MASSMART Holdings continues to lose sales, extending its two-year streak of volume declines with a further fall in the 19-week period to the end of the first week of this month amid tightening economic conditions that have hit consumers’ disposable incomes.
Shares in Massmart on the JSE traded 8.3 percent weaker at R37 in afternoon trade yesterday. Shares in other South African retailers Pick n Pay and Shoprite traded 3 percent and 2 percent weaker at R54.7 and R206.6, respectively.
Wayne McCurrie, a wealth and investments analyst at FNB, said Massmart was “feeling the cost pressures the same as everyone else” in South Africa. The weighted average sales inflation across Massmart’s operations topped 3.6 percent, primarily driven by the foodstuffs and do-it-yourself categories.
The holding company for Game, Builders and Makro in South Africa and other regional neighbours said in a trading update yesterday that it had been impacted by “higher product and supply chain costs” in the year-to-date period.
“Sales from our ex-South Africa Game stores decreased by 12 percent on a total and comparable stores basis, as operations in various markets were impacted by depressed in-stock levels resulting from regional supply chain challenges specific to those markets,” the company said.
Although the group is scoring positive sales performance trends for its Game stores category in South Africa, sales in the unit declined by 1.8 percent during the period under review.
Across the group, sales for the 19-week period ending May 8, 2022 amounted to R30.4 billion, representing a 0.2 percent decrease compared to the same period in the prior year.
This represents a continuation of the trend of declining sales for the company in the past two years. Massmart sales for the full-year period ending December 2021 declined by 1.9 percent to R84.9bn.
In 2020, the company recorded a massive 7.7 percent lowering in sales, which stood at R86.5bn. In 2019, Massmart incurred a net loss of R1.3bn.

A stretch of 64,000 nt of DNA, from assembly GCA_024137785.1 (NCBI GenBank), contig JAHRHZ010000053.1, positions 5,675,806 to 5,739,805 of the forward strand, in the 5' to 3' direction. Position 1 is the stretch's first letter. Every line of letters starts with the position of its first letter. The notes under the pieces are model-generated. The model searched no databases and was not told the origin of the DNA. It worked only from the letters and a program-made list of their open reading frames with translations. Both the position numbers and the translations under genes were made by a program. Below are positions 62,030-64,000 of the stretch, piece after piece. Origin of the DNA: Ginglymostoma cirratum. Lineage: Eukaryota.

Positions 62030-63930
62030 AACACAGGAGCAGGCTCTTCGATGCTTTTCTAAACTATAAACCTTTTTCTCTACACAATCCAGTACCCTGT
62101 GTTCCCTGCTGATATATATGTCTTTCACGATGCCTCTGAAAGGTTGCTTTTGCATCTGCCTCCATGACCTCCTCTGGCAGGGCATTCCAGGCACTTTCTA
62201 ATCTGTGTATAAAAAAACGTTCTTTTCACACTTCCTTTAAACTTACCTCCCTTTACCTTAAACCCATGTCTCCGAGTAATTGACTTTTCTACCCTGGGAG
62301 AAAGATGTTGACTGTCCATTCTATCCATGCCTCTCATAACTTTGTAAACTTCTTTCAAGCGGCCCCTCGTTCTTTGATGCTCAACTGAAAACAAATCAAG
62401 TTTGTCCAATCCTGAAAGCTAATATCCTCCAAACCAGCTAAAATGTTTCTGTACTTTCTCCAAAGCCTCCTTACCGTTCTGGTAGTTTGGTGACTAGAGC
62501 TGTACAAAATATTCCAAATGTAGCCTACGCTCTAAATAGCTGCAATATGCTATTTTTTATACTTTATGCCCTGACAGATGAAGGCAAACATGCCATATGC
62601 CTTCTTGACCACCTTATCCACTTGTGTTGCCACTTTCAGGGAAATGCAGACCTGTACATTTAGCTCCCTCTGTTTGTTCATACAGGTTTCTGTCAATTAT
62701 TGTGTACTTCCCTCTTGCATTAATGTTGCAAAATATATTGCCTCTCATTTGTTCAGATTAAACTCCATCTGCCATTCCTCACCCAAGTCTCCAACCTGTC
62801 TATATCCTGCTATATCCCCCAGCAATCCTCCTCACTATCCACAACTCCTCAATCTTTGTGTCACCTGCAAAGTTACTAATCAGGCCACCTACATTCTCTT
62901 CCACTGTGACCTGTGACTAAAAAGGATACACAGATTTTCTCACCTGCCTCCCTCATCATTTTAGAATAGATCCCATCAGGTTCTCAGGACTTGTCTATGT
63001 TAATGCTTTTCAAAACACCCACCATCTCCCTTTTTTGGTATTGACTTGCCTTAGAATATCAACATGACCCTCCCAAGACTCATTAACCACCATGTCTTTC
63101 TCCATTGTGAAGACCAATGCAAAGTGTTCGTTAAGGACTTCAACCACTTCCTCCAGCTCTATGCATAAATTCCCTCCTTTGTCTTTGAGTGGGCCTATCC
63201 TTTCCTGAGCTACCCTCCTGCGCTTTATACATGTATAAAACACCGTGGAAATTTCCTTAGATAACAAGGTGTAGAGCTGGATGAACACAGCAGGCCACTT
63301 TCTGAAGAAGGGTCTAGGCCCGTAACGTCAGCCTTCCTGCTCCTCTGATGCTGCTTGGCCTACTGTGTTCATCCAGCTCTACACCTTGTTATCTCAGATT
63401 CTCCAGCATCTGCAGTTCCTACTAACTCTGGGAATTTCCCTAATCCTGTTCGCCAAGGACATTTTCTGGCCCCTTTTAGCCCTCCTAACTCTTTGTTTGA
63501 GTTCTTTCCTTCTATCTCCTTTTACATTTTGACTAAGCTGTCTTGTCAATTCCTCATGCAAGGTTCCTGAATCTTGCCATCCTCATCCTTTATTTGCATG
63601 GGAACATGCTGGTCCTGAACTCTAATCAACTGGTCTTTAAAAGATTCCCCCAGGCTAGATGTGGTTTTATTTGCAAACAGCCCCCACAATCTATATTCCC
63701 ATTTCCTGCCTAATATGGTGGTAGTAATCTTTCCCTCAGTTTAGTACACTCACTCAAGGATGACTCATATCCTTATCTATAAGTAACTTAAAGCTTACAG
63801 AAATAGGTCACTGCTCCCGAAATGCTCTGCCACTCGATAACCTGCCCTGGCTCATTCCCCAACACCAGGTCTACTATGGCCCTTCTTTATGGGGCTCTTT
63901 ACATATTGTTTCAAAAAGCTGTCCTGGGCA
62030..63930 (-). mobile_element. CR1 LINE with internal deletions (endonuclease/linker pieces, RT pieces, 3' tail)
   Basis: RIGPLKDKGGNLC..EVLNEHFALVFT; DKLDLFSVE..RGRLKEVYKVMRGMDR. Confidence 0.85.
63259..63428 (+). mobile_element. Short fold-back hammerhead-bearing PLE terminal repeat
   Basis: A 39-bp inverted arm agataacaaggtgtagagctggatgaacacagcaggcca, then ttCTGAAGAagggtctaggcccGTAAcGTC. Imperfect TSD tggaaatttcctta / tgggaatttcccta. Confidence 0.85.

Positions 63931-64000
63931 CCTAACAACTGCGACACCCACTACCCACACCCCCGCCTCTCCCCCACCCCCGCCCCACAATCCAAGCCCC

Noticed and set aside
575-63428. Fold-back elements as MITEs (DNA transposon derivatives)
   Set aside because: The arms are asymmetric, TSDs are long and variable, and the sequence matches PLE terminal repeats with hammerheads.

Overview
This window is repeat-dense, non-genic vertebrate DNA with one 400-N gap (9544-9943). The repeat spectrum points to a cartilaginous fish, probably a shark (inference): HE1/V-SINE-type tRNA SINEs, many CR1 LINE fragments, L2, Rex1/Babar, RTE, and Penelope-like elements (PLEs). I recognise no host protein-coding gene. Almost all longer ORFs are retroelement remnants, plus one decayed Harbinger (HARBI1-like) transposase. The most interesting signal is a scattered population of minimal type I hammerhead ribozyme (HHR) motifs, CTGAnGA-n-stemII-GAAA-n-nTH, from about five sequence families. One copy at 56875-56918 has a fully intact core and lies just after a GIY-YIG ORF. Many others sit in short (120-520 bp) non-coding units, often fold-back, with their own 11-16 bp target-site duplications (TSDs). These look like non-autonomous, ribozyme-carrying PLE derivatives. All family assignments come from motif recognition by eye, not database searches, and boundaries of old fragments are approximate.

In the latest period under review, Massmart’s Builders division sales volumes decreased by 3.9 percent “on the back of an exceptionally strong base” in 2021.
“Trade sales continue to be challenged by the slow recovery of the commercial construction industry, while general home improvement market growth is slowing compared to the exceptionally strong Covid-19-induced growth of the last 24-month period.”
Makro South Africa, however, was a bright spot for Massmart in the review period, with food and liquor sales performing well. This is mainly as a result of cash-strapped consumers focusing “their spending more toward non-durable items”.
The civil unrest that swept across KwaZulu-Natal and parts of Gauteng in July 2021 impacted re-stocking of affected stores under the Cambridge brand. As a result, total sales under Cambridge at R2.2bn are 18.6 percent lower compared to the same period last year.
“Sales were directly impacted by the civil unrest that took place in July 2021, as stores impacted and reopened have not re-introduced all product categories. This has been exacerbated by customers in this segment of the market being mostly impacted by the pressures of increased unemployment and lower disposable income,” Massmart said.
Income from Massmart sales across its regional markets outside South Africa also shrank by 0.6 percent during the period.
Additionally, currency fluctuations in the rest of Africa category continued to impact Massmart negatively, especially in relation to foreign-denominated leases and payables. The foreign exchange loss from the regional operations amounted to R381.1 million for the period.